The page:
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Part VII: Appendixes > Data Sources

C.4. Data Sources

A data source is, in general, a source of data. However, this term is one of the most abused and inconsistently misused terms in database-related programming (at least in Microsoft's arsenal). For instance, when the data are contained in a text file, then the term "data source" refers simply to the physical data in the file. Similarly, when the data are contained in an Access database file (extension MDB) that is being accessed by a file-based driver, the term data source refers to the MDB file. On the other hand, when the data are contained in an Access database file that is being accessed by a DBMS-based driver, then the data source is considered to be the combination of the Access DBMS and the MDB file. On the other hand, in the context of the new VB6 DataBinding object model, the term data source refers to a source for the data binding, which is often a VB6 class module that has its DataSourceBehavior property set to vbDataSource. In this case, the data source itself contains no data whatsoever!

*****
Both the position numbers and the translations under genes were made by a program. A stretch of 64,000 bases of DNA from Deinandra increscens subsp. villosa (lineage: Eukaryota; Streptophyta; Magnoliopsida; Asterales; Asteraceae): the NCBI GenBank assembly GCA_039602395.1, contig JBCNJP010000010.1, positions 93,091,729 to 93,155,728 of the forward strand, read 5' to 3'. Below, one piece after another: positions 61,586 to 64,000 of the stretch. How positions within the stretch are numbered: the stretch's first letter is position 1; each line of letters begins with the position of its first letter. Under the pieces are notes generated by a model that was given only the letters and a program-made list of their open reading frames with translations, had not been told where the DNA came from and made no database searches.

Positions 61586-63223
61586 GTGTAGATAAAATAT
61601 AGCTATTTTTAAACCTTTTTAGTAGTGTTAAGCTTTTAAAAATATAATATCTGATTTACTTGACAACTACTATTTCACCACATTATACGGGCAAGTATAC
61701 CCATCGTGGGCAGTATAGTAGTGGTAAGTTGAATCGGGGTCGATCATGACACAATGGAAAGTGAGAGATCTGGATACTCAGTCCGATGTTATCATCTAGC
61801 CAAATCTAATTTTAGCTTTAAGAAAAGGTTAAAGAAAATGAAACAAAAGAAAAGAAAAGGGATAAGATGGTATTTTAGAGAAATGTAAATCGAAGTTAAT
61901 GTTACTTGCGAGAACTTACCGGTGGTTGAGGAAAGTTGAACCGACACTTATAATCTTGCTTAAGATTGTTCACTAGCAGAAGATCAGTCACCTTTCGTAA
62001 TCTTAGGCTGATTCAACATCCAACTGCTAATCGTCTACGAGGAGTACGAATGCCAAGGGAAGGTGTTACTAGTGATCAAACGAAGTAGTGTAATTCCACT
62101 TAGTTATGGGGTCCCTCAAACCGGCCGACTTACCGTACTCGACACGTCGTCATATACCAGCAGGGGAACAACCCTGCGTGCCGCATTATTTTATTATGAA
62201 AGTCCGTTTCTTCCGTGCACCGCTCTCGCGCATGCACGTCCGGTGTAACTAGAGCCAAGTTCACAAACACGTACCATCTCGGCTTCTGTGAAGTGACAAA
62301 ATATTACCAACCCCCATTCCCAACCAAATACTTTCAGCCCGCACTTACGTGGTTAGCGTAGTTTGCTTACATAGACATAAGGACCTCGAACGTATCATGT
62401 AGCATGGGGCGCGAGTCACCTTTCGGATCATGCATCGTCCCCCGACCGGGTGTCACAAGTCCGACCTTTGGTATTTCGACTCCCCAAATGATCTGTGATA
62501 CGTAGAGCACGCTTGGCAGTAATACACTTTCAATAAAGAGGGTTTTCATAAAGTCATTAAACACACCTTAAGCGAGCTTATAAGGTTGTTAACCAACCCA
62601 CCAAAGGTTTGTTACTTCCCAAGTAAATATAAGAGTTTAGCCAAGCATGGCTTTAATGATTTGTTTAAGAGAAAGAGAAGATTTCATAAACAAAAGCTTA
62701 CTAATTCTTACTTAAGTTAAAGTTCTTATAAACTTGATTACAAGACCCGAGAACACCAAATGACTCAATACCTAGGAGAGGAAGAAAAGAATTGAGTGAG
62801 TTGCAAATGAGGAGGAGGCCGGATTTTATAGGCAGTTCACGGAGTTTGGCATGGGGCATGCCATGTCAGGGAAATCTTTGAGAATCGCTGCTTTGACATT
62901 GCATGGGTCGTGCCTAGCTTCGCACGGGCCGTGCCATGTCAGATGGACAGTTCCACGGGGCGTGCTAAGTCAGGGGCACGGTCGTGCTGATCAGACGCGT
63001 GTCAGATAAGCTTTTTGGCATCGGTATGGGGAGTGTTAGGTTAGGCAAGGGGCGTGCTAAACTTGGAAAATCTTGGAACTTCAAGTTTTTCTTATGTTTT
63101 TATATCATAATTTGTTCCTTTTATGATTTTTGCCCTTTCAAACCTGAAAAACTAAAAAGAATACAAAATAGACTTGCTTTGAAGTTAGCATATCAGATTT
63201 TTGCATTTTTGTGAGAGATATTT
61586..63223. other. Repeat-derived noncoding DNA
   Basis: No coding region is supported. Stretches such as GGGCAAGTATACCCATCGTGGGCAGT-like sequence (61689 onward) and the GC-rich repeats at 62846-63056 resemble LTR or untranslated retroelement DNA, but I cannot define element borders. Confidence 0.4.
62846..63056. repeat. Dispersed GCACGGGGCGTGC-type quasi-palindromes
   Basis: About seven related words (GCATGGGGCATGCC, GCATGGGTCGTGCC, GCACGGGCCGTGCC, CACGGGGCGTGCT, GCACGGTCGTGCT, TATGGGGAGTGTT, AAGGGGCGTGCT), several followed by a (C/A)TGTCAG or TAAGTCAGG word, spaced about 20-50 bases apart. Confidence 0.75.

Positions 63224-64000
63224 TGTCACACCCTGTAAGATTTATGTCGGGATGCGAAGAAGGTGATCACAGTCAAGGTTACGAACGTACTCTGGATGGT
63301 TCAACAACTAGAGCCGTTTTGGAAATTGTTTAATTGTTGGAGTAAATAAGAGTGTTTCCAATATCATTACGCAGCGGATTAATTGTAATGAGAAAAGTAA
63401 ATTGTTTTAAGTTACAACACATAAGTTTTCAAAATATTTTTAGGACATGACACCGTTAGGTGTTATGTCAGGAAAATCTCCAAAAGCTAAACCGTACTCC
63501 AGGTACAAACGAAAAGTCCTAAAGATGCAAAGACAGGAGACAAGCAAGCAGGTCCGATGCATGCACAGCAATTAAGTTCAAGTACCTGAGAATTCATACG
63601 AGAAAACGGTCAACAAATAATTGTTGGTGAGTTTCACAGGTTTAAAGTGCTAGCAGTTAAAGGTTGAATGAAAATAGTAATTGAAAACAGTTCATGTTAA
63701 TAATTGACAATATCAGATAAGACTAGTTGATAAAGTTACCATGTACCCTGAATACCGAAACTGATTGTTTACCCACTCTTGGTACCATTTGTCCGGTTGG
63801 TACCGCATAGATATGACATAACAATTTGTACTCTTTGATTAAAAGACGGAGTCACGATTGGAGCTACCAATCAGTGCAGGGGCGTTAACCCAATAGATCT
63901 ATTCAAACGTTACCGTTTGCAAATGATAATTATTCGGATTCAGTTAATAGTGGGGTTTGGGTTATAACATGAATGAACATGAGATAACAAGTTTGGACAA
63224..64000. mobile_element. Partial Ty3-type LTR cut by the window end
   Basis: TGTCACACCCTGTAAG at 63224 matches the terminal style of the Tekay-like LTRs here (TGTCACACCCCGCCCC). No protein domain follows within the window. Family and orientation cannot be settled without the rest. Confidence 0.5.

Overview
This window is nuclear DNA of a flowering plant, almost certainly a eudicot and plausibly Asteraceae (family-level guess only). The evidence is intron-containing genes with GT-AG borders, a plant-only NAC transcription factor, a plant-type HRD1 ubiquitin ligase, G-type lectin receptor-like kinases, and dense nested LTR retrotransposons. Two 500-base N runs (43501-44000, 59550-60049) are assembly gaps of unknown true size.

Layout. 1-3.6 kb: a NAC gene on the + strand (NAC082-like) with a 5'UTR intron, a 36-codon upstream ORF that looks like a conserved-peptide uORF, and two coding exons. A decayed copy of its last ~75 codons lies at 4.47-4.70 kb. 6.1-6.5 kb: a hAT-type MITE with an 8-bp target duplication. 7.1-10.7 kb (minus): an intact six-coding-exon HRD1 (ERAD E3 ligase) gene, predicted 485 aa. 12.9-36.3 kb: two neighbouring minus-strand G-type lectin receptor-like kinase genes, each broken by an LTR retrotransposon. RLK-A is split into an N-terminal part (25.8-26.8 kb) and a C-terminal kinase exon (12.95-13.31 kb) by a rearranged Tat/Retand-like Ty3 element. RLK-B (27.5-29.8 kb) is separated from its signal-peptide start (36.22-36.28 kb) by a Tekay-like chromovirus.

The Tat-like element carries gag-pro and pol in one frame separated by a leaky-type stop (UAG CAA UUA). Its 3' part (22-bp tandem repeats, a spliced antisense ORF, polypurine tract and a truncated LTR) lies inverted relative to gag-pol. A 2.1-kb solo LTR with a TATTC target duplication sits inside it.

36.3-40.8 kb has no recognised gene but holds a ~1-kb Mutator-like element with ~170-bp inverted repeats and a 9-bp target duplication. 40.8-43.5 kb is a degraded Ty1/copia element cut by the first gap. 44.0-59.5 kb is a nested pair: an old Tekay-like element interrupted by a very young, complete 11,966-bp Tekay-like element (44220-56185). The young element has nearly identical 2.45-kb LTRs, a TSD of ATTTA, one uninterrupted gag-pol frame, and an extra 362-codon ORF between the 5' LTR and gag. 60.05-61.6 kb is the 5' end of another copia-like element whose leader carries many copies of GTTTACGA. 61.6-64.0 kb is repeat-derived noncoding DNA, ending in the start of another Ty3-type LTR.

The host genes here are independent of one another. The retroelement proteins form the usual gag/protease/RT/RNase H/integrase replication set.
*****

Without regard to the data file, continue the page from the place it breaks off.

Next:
Thus, just what constitutes a data source depends upon the circumstances. In fact, since a data source is always associated with a particular driver under ODBC, we will usually think of the pair together. This view is supported by the fact that when configuring a data source using the ODBC Administrator, we are first required to select a driver.


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